Wopsle struck in upon that; as one who knew all about relationships, having professional occasion to bear in mind what female relations a man might not marry; and expounded the ties between me and Joe.
Now, Madame Danglars feared Eugenie's sagacity and the influence of Mademoiselle d'Armilly; she had frequently observed the contemptuous expression with which her daughter looked upon Debray, -- an expression which seemed to imply that she understood all her mother's amorous and pecuniary relationships with the intimate secretary; moreover, she saw that Eugenie detested Debray, -- not only because he was a source of dissension and scandal under the paternal roof, but because she had at once classed him in that catalogue of bipeds whom Plato endeavors to withdraw from the appellation of men, and whom Diogenes designated as animals upon two legs without feathers.
A never troubles himself to master the relationships of the characters, on which perhaps all the interest of the story depends: he 'skips' over all the descriptions of scenery, and every passage that looks rather dull: he doesn't half attend to the passages he does read: he goes on reading merely from want of resolution to find another occupation--for hours after he ought to have put the book aside: and reaches the 'FINIS' in a state of utter weariness and depression
All that was healthy and natural, all that clung to happy relationships and the simple joys of simple men, shrunk from them in dismay; and yet a fearful attraction was in them, and, like the fruit on the Tree of the Knowledge of Good and Evil they were terrible with the possibilities of the Unknown.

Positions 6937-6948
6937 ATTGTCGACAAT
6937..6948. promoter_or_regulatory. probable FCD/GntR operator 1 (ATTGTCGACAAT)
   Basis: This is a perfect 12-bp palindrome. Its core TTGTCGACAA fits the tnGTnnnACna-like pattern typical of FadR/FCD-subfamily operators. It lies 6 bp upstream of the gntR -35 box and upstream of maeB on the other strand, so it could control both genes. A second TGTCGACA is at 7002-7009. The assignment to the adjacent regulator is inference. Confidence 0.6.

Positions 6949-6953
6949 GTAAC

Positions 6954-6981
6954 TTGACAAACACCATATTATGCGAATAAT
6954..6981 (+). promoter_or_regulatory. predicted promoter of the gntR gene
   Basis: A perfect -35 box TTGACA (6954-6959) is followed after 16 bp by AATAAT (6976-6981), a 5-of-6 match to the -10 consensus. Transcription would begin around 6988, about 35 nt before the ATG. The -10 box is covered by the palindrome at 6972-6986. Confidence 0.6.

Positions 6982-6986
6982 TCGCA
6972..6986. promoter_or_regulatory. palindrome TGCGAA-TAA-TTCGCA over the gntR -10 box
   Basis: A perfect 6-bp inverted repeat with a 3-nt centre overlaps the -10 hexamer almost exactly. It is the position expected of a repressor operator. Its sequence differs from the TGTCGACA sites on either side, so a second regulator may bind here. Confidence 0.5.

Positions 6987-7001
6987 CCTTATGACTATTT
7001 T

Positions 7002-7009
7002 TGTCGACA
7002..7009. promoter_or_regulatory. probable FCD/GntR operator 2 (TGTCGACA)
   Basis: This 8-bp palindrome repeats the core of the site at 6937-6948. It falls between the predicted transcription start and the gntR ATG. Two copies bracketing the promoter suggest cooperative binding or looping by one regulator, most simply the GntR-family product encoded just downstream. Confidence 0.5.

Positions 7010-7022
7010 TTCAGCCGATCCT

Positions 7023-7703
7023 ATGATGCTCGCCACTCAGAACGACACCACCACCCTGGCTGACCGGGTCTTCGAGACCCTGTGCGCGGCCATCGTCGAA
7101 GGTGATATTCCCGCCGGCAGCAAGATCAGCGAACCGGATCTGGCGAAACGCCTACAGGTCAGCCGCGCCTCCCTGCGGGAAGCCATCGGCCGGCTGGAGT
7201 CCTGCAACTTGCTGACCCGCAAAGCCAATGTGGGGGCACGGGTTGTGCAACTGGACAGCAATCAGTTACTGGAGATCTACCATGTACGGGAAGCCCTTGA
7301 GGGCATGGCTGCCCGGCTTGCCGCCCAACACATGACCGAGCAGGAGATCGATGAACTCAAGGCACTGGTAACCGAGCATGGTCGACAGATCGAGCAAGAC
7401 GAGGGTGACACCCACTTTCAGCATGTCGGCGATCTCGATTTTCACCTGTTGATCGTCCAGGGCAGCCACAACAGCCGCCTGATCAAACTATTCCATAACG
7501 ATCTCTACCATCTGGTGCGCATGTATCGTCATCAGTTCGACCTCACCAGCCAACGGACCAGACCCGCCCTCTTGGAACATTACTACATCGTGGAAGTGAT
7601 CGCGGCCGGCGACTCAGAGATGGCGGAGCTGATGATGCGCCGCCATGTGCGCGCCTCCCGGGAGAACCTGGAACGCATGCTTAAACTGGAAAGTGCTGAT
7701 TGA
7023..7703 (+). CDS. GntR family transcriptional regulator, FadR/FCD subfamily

She realised with a great sense of comfort who easily she could talk to Hewet, those thorns or ragged corners which tear the surface of some relationships being smoothed away.
I heard of the difference of sexes, and the birth and growth of children, how the father doted on the smiles of the infant, and the lively sallies of the older child, how all the life and cares of the mother were wrapped up in the precious charge, how the mind of youth expanded and gained knowledge, of brother, sister, and all the various relationships which bind one human being to another in mutual bonds.
I had two sisters and one brother, that lived in the same house with me; but the early separation of us from our mother had well nigh blotted the fact of our relationship from our memories.
And what possible claim could the Miss Dashwoods, who were related to him only by half blood, which she considered as no relationship at all, have on his generosity to so large an amount.
In noveldom woman still sets the moral standard, and to her the males, who are in full revolt against the acceptance of the infatuation of a pair of lovers as the highest manifestation of the social instinct, and against the restriction of the affections within the narrow circle of blood relationship, and of the political sympathies within frontiers, are to her what she calls heartless brutes.
Ages of close relationship and intermarrying had resulted in the race of red men, of which Dejah Thoris was a fair and beautiful daughter.
The two species that had resulted from the evolution of man were sliding down towards, or had already arrived at, an altogether new relationship.
It may be easily imagined how the relationship between Aramis and a seamstress who called the queen her sister amuse the young men; but Aramis, after having blushed two or three times up to the whites of his eyes at the gross pleasantry of Porthos, begged his friends not to revert to the subject again, declaring that if a single word more was said to him about it, he would never again implore his cousins to interfere in such affairs.